“I see. Consider this.” The two met gazes. “I will tolerate a certain amount of…misbehavior.” He gave Viktor a small smile at his shocked expression. “You are barely old enough to be considered an adult, but I need someone like you in my companion program. Given time, we find you some place more suited to your temperament. Until that time, my hope is that your…unique personality helps the other trainees develop their own. That those uniquenesses will give them the best chances to pair up to the pilots and survive.”
“You will not punish me if I break rules?” Viktor stared with incredulous disbelief.
“Oh, I would punish you. If you get caught. Standard trainee punishments, such as extra duties in the mess hall, longer physical training beyond the expected standards, pay getting docked now and then.”
“Wait. You will pay a conscript?”
“Of course,” Rusakov replied with the ‘that is a stupid question’ tone. “Why would I not pay you?”
“…Because I am a criminal?” Viktor replied, saying each word with uncertainty. Or an expectation of physical punishment.
“And how would not giving you pay serve any purpose?” The man outright grinned wolfishly at the younger man. “What would be the point in docking your pay for misbehavior if there was nothing to dock?”
“Okay, let me phrase it this way,” Viktor responded with a snappish tone. “The corporate bean counters in charge of the military would let you pay a conscript?”
“The last corporate bean counter that attempted to dictate how I spent the money allotted to Razor Wing ended up like him.” He gestured to the dead body still laying on the floor. “The one after that who thought to demand my budget decreased to control me or force me to grovel required a cybernetic hand to replace their original. After I shot the third replacement hand, they removed him.”
“Surprised they let you live. Corporations dislike uppity people.”
Rusakov smirked at that. “Uppity people in charge of the most deadly wing of pilots in Bangladen cannot be easily replaced. Had you ever heard what happened when they replaced a sniper unit’s major with a corporate selected jellyfish?” Viktor blinked at him. “The replacements for the fifteen executives killed by sniper fire decided it was best to not interfere with actual combat units. The cost for the funerals for the executives and their immediate families impacted their profits for three years.”
Viktor stared at the man in horror. “They killed…children?”
Rusakov shrugged. “In the snipers’ minds, it was a strategic decision. And the most humane one. Is there any scenario you can envision that children of murdered parents and siblings would end well?”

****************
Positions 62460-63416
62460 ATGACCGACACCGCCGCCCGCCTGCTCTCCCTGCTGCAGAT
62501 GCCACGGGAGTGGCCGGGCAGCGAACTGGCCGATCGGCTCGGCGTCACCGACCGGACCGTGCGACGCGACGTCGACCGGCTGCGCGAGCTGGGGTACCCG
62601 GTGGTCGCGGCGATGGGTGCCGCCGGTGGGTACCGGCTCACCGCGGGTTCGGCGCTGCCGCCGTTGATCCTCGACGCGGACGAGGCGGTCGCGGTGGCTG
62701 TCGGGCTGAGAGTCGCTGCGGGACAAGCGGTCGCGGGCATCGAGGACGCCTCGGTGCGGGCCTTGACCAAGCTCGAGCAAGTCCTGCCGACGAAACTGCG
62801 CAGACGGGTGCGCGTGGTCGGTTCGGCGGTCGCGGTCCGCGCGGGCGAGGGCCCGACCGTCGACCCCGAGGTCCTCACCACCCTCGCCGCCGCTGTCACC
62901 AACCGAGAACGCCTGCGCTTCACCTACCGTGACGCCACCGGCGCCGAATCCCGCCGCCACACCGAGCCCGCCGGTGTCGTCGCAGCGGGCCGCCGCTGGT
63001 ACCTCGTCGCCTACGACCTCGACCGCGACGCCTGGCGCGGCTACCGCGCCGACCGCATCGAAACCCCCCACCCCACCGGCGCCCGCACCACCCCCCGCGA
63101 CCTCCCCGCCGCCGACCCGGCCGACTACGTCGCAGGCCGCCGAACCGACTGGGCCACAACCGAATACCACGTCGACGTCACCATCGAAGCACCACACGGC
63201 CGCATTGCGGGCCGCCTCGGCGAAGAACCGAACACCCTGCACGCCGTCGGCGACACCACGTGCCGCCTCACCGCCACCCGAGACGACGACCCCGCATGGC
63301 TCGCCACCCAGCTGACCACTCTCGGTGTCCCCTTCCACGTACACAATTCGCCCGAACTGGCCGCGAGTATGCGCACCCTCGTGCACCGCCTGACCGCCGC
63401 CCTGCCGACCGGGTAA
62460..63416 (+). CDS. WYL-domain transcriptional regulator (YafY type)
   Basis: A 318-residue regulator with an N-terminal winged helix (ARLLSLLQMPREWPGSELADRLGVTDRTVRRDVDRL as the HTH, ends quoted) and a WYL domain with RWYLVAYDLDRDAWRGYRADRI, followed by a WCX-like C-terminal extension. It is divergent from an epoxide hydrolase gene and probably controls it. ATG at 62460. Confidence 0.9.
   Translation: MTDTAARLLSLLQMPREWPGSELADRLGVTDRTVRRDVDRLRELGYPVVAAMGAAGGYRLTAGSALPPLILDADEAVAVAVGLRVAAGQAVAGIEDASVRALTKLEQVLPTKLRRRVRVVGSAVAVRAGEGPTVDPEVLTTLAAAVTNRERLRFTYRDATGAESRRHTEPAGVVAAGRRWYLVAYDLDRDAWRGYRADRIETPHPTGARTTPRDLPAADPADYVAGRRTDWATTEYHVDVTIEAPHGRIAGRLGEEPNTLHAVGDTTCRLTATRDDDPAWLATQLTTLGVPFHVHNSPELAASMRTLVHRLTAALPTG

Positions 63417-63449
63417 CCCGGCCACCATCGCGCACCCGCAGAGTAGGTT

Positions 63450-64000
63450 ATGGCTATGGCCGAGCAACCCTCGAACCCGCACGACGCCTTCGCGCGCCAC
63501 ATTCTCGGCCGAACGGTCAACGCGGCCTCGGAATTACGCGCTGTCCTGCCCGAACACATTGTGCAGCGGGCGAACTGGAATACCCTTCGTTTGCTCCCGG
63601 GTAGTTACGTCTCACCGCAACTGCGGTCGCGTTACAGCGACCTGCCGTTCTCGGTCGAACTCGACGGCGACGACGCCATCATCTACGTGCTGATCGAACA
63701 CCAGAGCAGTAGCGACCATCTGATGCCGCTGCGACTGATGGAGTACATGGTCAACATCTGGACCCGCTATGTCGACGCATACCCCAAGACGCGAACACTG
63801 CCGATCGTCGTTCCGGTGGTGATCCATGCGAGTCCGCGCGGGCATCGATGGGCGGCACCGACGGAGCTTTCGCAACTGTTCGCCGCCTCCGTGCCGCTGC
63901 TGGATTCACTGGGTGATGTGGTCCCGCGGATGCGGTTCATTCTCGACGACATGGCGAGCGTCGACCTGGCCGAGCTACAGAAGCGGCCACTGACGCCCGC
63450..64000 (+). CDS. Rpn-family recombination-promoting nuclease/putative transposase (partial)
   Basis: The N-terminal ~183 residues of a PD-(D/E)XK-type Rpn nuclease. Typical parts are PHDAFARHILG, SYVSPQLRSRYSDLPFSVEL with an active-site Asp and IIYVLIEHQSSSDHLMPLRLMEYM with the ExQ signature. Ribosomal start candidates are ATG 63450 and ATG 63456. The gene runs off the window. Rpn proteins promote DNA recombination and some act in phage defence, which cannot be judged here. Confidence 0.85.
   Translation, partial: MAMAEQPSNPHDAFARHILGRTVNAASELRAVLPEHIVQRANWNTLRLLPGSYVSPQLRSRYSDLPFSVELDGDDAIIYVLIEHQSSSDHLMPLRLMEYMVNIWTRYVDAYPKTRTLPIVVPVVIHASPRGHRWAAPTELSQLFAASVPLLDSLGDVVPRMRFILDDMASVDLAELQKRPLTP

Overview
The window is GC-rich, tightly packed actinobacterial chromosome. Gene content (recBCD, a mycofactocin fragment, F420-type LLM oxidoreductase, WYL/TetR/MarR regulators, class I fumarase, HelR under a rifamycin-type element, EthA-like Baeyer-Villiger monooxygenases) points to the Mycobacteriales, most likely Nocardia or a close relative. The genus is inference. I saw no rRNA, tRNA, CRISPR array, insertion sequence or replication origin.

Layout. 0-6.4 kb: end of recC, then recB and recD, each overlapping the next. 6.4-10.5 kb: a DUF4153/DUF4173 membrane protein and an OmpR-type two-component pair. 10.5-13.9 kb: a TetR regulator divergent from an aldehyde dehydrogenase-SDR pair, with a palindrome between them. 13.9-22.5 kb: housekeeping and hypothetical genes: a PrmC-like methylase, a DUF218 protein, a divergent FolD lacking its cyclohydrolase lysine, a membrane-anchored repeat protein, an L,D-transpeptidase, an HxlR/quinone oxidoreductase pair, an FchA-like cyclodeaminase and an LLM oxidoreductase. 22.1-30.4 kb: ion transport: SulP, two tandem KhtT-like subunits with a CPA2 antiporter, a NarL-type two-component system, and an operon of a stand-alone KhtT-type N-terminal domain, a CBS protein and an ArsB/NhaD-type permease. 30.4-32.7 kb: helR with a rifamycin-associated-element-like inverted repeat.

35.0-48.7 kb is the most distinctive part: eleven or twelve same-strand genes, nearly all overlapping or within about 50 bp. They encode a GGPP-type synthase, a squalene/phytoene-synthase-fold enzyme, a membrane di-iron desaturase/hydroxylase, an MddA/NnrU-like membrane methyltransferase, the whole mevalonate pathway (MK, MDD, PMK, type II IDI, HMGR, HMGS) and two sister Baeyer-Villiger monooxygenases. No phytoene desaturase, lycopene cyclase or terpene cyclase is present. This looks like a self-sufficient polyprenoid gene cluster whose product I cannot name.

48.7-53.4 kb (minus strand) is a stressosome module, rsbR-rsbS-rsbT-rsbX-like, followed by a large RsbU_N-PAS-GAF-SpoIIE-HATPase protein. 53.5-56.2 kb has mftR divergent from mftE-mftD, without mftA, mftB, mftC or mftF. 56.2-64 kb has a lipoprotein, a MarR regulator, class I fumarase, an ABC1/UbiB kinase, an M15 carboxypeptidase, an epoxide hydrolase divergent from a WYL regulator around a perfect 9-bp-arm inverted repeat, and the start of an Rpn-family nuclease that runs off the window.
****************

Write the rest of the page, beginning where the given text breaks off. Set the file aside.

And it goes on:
Viktor frowned. “But children, sir! That is—”
“I am not saying it was right, Viktor,” the man stated, all levity gone from his quiet voice. “I would never authorize such an action. But they also instill absolute loyalty in those trained for combat to those who command them, and those of us who command must earn our combatants’ respect. Razor Wing is the best because to attack one is to attack all. And they meet attacks with a response that outstrips that attack to serve as an example to anyone fool enough to consider another attempt. They train every Bangladeni military unit that way. The exceptional ones exemplify it.
“The corporation saw one, replaceable person. The sniper unit felt they ripped their heart from their chests. Even after they returned their major, it took several weeks until their companions were able to assure with certainty the snipers would not seek further retribution. Abject obedience comes from absolute loyalty, Viktor Chernovich. The corporation with the majority claim over Bangladen’s military learned that lesson the only way they could not dispute or blow off.” He paused and added, “If you give your loyalty to Razor Wing, I assure you, we will give our loyalty to you.”
Viktor swallowed at that, looking away as his heart thumped with an aching pang. “Fine. I…will give it a shot. I already lost my family to a fire. What is the worst that could happen?”
Rusakov smiled faintly. “Good.” He stood, tugged his immaculate jacket straight, then walked toward the door the judge and her court officers had left through. “Though you better make the hours of paperwork to waive your death sentence for conscription into Razor Wing worthwhile, Chernovich. I only despise arrogant accountants more.” Viktor did not see the major’s grin at his weak, uneasy chuckle.
Some Heroes Aren’t Born…They’re Made
Want to learn more about cyborg Ravenhawk and the inspiration behind the series? Read Lexy’s interview and author feature.
About the Author:
Lexy Wolfe is a fantasy and science fiction author from Lebanon, PA. Her previously published works include Doom and the Warrior and The Sundered Lands Saga. Her new series, The Emeralis Synth Chronicles, focuses on a futuristic Earth run with cyborgs and corrupt corporations. Of Two Minds, the next installment in the series, is slated for publication in 2021.